I had never heard of Mughal Sarai and was quite curious as to what it would be like. As I entered the building, I stepped into the lift that zoomed up to the rooftop level. A passageway opened out to a beautiful terrace.
I took in the ambiance and walked towards the air-conditioned section of the restaurant which happened to be just as lovely. The vibe of the place was positive and vibrant, and I was ever so glad that I had accepted the invite for the tasting at Mughal Sarai; extended to me via Team #FoodProwl.
We were offered mocktails to quench our thirst and we chose Fresh Lime Sodas, Khus Sherbet and Blue Lagoon mocktails. While I found the Blue Lagoon a tad too sweet, the Khus Sherbet was cool and very refreshing! The lime sodas, too, were perfectly balanced in flavour.
We began our meal with shorbas (soup) and appetizers. We tried two shorbas; the Chicken Yakhnee and Gosht Paya Ka Shorba. At the first sip of the Chicken Yakhnee we went, ‘wowww!’, the soup was hot, hearty and lip-smackingly good. We then turned our attention to the Gosht Paya Ka Shorba. If the Chicken Yakhnee was ‘wowww’ then this soup had us saying, ‘Oh my God! This beats the Chicken Yakhnee.' The paya shorba was simply superb! Each and every one at the table loved it!
Before I voice my opinion about the food, I need to mention that the idea of writing the name of the restaurant on some of the platters actually marred the look of the dish instead of enhancing it. The platter would look way classier without the ‘Mughal Sarai’ scrawl. (Please take this suggestion in a positive way because my intention is not to demean the person who thought of it)
For appetizers we were served; Karari Roti, Dahi Ke Kebab, Paneer Shahjani, Murg Ki Raseed and Keftey Kebab. The Karari Roti was the best I have ever had. Paper thin, crisp, brushed with ghee and sprinkled with spices; this one was perfect in every sense of the word!
The Dahi Ke Kebabs and the Murg Ki Raseed were also delish. The Paneer Shahjani was a dish of sautéed mushrooms sandwiched between soft slices of paneer and was nicely done! What stole my heart, though, was their signature dish, Keftey Kebab. These were mutton mince kebabs! Beautifully seasoned and cooked to a perfect succulent texture; these babies were stellar! A must try!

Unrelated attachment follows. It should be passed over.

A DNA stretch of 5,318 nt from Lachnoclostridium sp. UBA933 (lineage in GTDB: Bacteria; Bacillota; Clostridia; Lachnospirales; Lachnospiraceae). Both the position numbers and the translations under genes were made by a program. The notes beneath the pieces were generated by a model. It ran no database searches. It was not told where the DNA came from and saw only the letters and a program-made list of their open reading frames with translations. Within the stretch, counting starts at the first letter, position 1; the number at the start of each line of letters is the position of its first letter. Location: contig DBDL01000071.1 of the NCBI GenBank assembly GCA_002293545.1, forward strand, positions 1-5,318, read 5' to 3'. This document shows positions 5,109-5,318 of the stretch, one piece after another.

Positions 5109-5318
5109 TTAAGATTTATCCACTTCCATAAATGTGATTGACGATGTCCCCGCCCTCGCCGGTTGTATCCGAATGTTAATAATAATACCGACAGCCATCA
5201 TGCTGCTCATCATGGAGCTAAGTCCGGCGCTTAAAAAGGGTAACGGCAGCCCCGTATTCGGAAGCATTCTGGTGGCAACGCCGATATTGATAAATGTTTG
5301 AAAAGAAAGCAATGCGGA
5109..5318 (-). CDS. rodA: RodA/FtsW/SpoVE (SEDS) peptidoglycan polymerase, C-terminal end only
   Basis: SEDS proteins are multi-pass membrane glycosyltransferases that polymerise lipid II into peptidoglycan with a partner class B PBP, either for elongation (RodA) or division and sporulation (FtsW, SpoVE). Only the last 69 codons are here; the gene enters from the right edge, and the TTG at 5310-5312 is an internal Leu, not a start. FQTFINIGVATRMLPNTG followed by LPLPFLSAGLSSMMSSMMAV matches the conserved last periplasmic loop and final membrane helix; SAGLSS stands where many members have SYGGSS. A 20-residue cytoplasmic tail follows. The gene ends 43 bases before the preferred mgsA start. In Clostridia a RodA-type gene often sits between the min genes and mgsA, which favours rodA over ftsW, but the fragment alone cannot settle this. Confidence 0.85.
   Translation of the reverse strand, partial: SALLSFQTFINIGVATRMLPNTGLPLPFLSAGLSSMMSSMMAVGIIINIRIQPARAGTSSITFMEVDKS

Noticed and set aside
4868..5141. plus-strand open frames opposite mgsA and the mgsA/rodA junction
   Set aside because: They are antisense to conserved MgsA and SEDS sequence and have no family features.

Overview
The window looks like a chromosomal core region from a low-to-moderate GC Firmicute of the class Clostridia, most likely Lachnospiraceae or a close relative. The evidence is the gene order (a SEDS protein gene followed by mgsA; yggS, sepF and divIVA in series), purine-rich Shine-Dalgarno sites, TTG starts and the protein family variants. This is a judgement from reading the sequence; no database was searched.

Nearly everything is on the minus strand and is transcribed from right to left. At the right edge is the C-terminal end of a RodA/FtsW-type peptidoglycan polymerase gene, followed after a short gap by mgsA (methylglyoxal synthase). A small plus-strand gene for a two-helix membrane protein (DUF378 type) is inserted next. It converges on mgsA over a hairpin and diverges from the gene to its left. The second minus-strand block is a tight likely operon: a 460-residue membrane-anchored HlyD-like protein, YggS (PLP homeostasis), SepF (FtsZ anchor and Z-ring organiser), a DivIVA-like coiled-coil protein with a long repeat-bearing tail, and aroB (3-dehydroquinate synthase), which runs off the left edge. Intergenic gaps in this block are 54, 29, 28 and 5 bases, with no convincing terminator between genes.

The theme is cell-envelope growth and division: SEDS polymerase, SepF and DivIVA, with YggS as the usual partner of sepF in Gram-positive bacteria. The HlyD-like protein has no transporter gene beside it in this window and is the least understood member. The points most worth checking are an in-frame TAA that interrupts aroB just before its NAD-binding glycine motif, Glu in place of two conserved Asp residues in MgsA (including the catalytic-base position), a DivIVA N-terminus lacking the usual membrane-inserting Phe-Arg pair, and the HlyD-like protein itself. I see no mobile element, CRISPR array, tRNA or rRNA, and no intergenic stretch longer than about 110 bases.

For the main course we tried Nalli Nihari, Murg Makhani, Paneer Lababdar and Dal Bukhara. The Murg Makhani was creamy and rich, just as it should be. However, the vegetarian Paneer Lababdar and Dal Bukhara gave the Murg Makhani a run for its money. The paneer was soft and that decadent lababdar gravy was luscious; together, they played a 'dhinchak' tune on my palate.
The Dal Bukhara was velvety, buttery and finger-lickin’ good! I couldn’t have asked for a better one. My carnivorous mind was a bit dubious about these vegetarian dishes but after tasting them, I believed they were tied with the Murg Makhani at the finishing line.
The Nalli Nihari was mutton braised in sensational gravy to fall-off-the-bone-soft-melt-in-the-mouth texture. The gravy, without a doubt, was exactly how Nihari gravy should be. It had that light sticky texture which clearly indicated that the mutton had been slow cooked for hours; all the flavours from that mutton and those shanks had slowly infused into the gravy, giving it that superb robustness. Sigh!
The mains were served with various naan and parathas. I only ate half a piece of the Peshawari Naan as I was quite stuffed. The naan was yummy even when had by itself. It was buttered and sprinkled with finely chopped almonds. There were absolutely no complaints around the table in regard to the other flat breads (naan/parathas) so I’m guessing they were all just as good as the one I ate.
I truly did believe I was stuffed (snickering greedily) until the servers brought out a bowl of Kachhe Gosht Ki Biryani. It was lightly spiced and fragrant. The meat was well marinated and juicy and this came across as soon as I had the first morsel. Yes, I could not resist the biryani and did eat it. (Sheepish grin)
While we sat content and satiated they brought in desserts: Firni and Kulfi-Rabdi. The firni was different in texture and that is precisely why I loved it. I’m not fond the thick, pasty firni and this one was kept to a light semi-set consistency. For me, this consistency was perfect! The malai kulfi was served with a heavenly rabdi and a sprinkling of chopped almonds and pistachios. What a fantastic end to a marvelous meal.
Having tried their food all I can say is, their food is excellent; don’t miss out on the deliciousness that they so generously serve. I’m definitely going back for more!
I have been saying this to restaurateurs and chefs for years but from now on, I plan to add a paragraph to all my ‘tasting event’ reviews. It will seem a tad repetitive but I’m going to write it, anyway, because I very strongly believe in it. As a person who loves good food (my bane and boon, sigh!), as a food blogger and a restaurant critic, what I love the most, and what I want to see, is a restaurant do well. I believe every passionate restaurateur deserves to succeed in their food ventures. Hence the paragraph!
“Please don’t cook excellent food merely for bloggers and restaurant critics. Every time guests sit at a table, order food and pay money to eat at your establishment, serve them the same fabulous quality of food as you would to bloggers and food critics. Give each guest the same attention you give to bloggers and critics. Rest assured, those guests will come back and they’re sure to recommend and bring more people with them. The day each restaurateur understands this simple concept and follows it, their revenue and ratings are sure to soar.”
Address: C-1, 3rd Floor, The Brahma, Kondhwa Road, Kondhwa, Pune
Tel: +91 9130084817 / +91 9130084819 / 020 30163579
Some more photographs: